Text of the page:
Having said that there is various forms of potential for acute injuries in the near future… And honestly I take some solace in that, I am happy that at some point this abhorrent condition that can lead to a life of just… pathetic levels of dependency, Will soon have less of an impact on future generations.
                          Last edited by JamesMcM; 21 May 2018, 7:08 PM.

                          Comment


                            #14
                            Originally posted by GRAMMY View Post
                            The SCI lab replication funding ran out from the NIH many years ago here in the United States. There were several lab contracted to verify important findings, among them was Os Steward of UC Irvine and Iztach Fischer of Drexel. There were several others contracted in their area of expertise. There's not funding to run the same exact experiments again and again. Anyway, not from the NIH. Scientists cannot get published in a journal if they just offer duplicated data that was already published. There are lots of tests needing done on cells before injecting such things in humans. A few years back there were tumor growths formed in a SCI replication study done in the Steward lab. I'm not aware of how they do research, funding and publications in Spain however.
                            You know far more about SCI research than I, but I would think that repeating cell testing would be very important, although boring as hell. One might run a test 10 times and always get the same result, but after 1000 repetitions, see an aberration caused cell differences, testing mistakes, etc. which need to be discovered before large scale human trials. It would seem like either automating the testing or out sourcing it (possibly to other countries) might be possible ways of reducing costs.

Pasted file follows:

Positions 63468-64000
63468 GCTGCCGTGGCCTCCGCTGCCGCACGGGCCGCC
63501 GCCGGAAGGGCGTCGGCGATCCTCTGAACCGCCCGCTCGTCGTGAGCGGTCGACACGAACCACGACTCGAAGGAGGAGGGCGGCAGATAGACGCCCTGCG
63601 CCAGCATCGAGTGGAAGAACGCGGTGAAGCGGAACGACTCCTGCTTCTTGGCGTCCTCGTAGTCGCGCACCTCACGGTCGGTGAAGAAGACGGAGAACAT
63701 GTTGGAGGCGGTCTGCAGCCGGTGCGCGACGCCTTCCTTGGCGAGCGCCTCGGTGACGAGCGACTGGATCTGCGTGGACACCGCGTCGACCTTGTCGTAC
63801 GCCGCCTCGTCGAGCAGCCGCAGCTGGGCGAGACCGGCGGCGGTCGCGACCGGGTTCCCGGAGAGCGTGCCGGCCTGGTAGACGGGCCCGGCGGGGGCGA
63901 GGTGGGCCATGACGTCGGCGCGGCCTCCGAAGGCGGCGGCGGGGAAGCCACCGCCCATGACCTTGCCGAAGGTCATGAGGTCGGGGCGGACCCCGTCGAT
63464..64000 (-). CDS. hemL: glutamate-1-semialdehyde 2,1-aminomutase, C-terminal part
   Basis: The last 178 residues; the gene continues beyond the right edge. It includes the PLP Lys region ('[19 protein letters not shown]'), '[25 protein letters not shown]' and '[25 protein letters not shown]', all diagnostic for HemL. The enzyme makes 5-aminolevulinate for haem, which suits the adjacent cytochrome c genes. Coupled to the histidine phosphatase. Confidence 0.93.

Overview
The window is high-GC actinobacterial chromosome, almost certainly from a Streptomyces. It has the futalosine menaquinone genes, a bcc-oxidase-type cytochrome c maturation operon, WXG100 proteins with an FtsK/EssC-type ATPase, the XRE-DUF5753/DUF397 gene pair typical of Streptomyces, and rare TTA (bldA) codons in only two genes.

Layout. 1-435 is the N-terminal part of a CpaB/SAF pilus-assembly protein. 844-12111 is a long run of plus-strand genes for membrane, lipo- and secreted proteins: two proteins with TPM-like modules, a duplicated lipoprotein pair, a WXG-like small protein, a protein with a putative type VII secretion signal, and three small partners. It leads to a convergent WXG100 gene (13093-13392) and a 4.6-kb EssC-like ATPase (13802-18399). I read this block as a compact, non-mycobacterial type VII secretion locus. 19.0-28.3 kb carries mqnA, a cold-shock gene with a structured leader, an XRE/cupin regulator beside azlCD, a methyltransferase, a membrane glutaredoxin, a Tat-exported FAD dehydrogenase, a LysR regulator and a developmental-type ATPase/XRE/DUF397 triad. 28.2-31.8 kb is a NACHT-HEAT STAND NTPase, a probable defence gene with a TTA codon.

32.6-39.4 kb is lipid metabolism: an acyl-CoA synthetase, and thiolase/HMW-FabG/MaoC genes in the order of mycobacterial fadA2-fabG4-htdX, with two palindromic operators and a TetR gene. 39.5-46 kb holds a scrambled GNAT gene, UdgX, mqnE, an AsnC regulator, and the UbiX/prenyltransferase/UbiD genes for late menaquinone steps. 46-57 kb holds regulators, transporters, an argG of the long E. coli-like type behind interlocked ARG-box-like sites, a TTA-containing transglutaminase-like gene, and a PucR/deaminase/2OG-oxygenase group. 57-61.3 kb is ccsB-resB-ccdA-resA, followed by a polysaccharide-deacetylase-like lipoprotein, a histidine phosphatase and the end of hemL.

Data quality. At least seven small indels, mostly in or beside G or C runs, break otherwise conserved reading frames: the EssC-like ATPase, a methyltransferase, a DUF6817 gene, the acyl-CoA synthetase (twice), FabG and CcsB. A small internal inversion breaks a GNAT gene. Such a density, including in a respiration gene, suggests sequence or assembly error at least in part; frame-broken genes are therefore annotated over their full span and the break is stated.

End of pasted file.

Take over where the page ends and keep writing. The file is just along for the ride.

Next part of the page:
Comment


                              #15
                              Originally posted by khmorgan View Post
                              You know far more about SCI research than I, but I would think that repeating cell testing would be very important, although boring as hell. One might run a test 10 times and always get the same result, but after 1000 repetitions, see an aberration caused cell differences, testing mistakes, etc. which need to be discovered before large scale human trials. It would seem like either automating the testing or out sourcing it (possibly to other countries) might be possible ways of reducing costs.
                              That would make sense or at least worth giving it a try. Replications are vital. We wouldn't want potentially harmful cells and academia probably isn't the best platform for taking responsibility for such work and looking for the funding necessary to perform. It's pretty much left to the biotech labs to develop the cells. Academia is often asked to further test the cells in the various disease or injury models. The NIH funding for SCI replications kept the field accurate for quite awhile. If any lab reported extraordinary results and lots of hype was building, the replications were contracted so we'd know if everything as accurate and as plausible as thought to be in taking cells to human trial. This kept lots of worthless, harmful or expensive time wasting human trials from happening. We want successful trials, not failed ones. I believe a lot has been learned over the last decade and reducing costs is critical in getting anything moving forward and onto the right track. It's been a lot more difficult than anyone had first imagined.
                              http://spinalcordresearchandadvocacy.wordpress.com/